The Second Study: Atypical Femoral Fractures
The second study involved 21 post-menopausal women who had suffered atypical femoral fractures. A note on these types of fractures: they occur gradually, starting with a thin “crack” that looks like a stress fracture. Untreated, this crack can progress into a complete fracture.
Twelve of the women had taken bisphosphonates for an average of 8.5 years, and the other nine had never taken bisphosphonates. Scientists evaluated bone samples from the participants’ femurs during surgical placement of a femoral “nail” into the bone to repair the fracture. The samples included both microarchitecture and material properties of the bone (more on this later).
The material properties of the bisphosphonate-users’ bone showed significantly reduced heterogeneity in the bone tissue itself,2 which points directly to a reduction in bone integrity and tensile strength. I’ll explain.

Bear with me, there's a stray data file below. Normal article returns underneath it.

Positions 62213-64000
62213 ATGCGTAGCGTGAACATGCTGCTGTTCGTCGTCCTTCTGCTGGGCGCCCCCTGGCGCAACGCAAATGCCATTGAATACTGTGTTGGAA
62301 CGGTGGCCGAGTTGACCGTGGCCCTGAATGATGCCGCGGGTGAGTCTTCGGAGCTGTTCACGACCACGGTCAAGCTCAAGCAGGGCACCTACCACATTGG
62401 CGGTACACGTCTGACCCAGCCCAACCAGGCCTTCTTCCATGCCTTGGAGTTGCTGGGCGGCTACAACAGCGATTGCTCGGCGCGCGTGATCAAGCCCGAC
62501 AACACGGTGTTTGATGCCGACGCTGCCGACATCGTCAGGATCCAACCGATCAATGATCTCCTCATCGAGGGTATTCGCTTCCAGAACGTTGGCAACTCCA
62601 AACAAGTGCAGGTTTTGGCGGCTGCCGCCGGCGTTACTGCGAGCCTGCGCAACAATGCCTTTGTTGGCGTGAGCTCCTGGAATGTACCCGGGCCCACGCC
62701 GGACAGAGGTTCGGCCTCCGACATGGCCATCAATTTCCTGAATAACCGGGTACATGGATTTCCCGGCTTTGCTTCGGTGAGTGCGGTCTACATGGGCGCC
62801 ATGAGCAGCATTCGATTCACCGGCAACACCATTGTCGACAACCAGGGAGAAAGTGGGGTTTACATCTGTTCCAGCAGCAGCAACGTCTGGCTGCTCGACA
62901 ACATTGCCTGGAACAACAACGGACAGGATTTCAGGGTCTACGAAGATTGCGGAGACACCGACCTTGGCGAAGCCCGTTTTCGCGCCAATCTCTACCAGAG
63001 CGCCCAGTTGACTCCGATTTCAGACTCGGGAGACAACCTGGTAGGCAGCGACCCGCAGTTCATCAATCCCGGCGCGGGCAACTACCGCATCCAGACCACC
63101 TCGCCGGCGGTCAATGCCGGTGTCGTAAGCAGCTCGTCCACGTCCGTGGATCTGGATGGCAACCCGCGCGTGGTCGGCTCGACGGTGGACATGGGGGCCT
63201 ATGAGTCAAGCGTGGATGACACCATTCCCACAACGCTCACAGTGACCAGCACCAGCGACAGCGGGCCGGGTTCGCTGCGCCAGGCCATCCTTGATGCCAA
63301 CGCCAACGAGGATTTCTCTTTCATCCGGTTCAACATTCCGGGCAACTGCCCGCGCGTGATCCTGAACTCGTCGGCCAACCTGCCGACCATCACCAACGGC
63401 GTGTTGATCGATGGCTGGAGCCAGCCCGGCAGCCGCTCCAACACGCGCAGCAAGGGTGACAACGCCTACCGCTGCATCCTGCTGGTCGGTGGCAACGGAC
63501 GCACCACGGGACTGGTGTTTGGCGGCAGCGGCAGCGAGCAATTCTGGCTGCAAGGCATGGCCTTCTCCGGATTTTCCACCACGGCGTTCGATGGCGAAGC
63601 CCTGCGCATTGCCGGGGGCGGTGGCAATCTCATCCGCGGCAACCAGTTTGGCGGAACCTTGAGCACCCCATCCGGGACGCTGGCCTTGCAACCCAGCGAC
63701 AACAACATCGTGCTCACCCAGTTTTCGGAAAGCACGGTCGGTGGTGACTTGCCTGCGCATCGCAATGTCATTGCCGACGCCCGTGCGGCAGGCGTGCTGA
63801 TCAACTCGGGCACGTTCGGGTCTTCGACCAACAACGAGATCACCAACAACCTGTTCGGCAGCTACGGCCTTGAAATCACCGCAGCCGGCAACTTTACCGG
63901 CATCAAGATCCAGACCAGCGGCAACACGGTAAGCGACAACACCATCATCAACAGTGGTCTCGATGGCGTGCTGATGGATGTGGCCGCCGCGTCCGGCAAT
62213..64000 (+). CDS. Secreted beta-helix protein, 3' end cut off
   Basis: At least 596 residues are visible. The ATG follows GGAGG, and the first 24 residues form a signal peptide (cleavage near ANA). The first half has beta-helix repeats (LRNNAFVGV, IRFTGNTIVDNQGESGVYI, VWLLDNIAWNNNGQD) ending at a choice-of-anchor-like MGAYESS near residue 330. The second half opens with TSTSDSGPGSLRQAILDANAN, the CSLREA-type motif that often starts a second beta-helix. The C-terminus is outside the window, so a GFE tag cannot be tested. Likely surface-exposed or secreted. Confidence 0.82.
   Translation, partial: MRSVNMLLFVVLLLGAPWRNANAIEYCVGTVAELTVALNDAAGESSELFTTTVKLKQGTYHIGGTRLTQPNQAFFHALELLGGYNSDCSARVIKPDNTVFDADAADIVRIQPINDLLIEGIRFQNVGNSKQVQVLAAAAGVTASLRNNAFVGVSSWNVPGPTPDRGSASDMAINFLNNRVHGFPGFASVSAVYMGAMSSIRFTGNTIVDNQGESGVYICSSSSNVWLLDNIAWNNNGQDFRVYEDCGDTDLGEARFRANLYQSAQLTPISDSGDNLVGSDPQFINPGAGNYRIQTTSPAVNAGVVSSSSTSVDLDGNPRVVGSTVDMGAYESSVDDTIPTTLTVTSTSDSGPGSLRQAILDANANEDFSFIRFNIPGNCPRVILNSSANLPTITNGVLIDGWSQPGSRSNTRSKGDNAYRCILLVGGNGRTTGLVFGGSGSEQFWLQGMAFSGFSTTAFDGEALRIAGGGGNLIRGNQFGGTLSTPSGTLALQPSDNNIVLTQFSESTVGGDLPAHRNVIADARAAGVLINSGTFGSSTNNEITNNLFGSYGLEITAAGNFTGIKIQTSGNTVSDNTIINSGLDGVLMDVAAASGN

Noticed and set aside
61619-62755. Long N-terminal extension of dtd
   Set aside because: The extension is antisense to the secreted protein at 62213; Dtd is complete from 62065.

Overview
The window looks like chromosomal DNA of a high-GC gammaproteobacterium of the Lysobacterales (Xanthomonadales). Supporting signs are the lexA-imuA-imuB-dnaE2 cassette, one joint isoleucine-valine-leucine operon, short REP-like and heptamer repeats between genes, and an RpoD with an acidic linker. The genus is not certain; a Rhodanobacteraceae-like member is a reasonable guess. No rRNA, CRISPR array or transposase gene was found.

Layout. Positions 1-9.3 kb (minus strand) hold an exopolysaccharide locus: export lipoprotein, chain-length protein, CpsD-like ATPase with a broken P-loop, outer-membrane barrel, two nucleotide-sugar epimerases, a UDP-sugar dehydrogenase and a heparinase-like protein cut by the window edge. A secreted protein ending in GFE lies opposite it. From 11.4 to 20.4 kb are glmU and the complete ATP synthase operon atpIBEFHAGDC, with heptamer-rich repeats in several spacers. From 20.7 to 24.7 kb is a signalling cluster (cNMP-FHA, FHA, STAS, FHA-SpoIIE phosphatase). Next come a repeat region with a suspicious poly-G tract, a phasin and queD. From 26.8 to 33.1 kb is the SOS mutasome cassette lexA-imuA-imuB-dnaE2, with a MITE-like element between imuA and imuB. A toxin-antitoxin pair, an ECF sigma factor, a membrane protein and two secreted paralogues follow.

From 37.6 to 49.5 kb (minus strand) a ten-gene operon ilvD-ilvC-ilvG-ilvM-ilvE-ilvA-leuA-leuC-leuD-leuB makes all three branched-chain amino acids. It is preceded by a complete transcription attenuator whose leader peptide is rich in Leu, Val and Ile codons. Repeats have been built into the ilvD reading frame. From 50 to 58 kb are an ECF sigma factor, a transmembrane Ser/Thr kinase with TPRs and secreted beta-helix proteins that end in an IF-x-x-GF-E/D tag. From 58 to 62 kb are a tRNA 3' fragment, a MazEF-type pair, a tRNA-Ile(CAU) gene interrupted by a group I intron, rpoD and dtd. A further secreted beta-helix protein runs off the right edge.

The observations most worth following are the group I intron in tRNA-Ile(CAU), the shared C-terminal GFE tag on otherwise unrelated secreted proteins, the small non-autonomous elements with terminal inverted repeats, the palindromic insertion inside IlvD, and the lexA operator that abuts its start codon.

Bone Heterogeneity And Why It Matters
Broadly speaking, the term “heterogeneity” refers to diversity. In specific reference to bone, heterogeneity describes the diverse makeup of bone tissue itself, which includes both soft, flexible collagen and hard, stiff mineral particles.
These two basic types of materials are continually in flux, as healthful remodeling tears down and renews bone matrix mineralization and the collagen “scaffold.” Bone is remarkable in that it provides maximum strength in combination with minimal mass.
This heterogeneous quality that combines flexibility, strength, and lightweight structure is directly responsible for bone’s fracture resistance. It is also a key aspect of fracture healing.
In contrast, bone density, which is measured by the popular DXA scan, is just one aspect of a very complex and fascinating process. To get a true picture of bone integrity, more precise, high-definition imaging is necessary.
Imaging techniques such as infrared and microspectroscopy allow the microscopic, cellular, and molecular aspects of bone integrity and remodeling to be viewed in remarkable detail. And those imaging techniques have revealed the crucial link between the ratio of collagen matrix and crystallized minerals3, and have also elucidated the role of increased AGEs, or Advanced Glycation End Products, in bone deterioration.4
AGEs are proteins that have bonded molecularly with sugar, so the higher your sugar consumption (and blood sugar), the greater potential there is for AGEs to form and wreak havoc.